The purpose of this study is to determine what proportion of books were checked out in an academic library over a 15‐year period and what pattern of use occurs over the years and among various subject groups and between purchased and donated books.
Check‐out counts were obtained for each year over a 15‐year period and the results analysed by year, language, and Library of Congress classification.
Book check‐outs rise each year during the first five to seven years of a book's arrival in an academic library and stabilise after that period. Books that are checked out in their first year tend to continue to be checked out, while books that are not checked out in the first or second year will still not be checked out after 15 years. While overall check‐outs are generally about 70 per cent, some subject areas show almost 100 per cent use. As expected, books acquired as direct purchases had more use than books acquired as gifts. Although a third of the collection has not circulated over a 15‐year period, it is believed that the lack of use does not necessarily imply a lack of value.
This research covers a longer period than earlier studies and has been conducted in a non‐Western library using both Chinese and English texts. It supports the conclusion of earlier studies that approximately one‐third of book acquisitions will not be checked out and that circulation within the first few years of a book's acquisition is a good predictor of future circulation. For libraries considering remote storage, books not circulated within five to seven years could be removed to storage with little inconvenience to users.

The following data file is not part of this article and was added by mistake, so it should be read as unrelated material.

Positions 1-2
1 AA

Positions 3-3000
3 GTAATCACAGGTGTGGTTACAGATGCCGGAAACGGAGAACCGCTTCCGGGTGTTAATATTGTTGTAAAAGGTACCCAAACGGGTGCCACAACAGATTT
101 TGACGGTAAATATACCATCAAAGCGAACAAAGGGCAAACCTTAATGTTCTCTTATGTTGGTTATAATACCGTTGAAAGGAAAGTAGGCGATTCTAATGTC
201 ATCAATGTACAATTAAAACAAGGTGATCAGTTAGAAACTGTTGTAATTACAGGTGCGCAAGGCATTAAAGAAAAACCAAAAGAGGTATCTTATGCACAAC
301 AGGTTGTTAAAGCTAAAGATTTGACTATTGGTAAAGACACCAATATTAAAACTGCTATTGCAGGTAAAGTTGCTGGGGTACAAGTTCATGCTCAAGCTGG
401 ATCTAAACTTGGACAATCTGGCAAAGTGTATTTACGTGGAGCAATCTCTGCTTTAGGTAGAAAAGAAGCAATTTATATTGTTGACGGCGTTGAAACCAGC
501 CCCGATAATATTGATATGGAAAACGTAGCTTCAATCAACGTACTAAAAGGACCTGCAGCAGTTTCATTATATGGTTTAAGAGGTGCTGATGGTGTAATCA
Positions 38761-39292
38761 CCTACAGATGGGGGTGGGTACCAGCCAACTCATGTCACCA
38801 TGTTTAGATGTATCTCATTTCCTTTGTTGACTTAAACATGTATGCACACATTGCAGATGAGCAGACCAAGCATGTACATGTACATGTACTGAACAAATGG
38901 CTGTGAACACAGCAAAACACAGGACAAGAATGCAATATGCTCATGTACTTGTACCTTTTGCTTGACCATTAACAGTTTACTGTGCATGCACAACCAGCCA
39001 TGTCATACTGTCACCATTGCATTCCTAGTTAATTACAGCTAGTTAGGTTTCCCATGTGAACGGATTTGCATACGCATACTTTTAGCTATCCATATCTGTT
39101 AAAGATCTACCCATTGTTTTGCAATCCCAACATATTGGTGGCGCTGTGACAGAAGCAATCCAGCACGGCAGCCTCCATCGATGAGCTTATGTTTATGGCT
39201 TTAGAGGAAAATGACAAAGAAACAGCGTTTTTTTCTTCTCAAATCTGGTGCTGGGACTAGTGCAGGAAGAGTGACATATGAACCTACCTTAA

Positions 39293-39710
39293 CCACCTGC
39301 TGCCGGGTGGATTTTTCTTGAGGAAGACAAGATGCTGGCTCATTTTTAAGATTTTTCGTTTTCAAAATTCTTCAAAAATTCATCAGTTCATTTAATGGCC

Cheung, S., Chung, T. and Nesta, F. (2011), "Monograph circulation over a 15‐year period in a liberal arts university", Library Management, Vol. 32 No. 6/7, pp. 419-434. https://doi.org/10.1108/01435121111158565Download as .RIS
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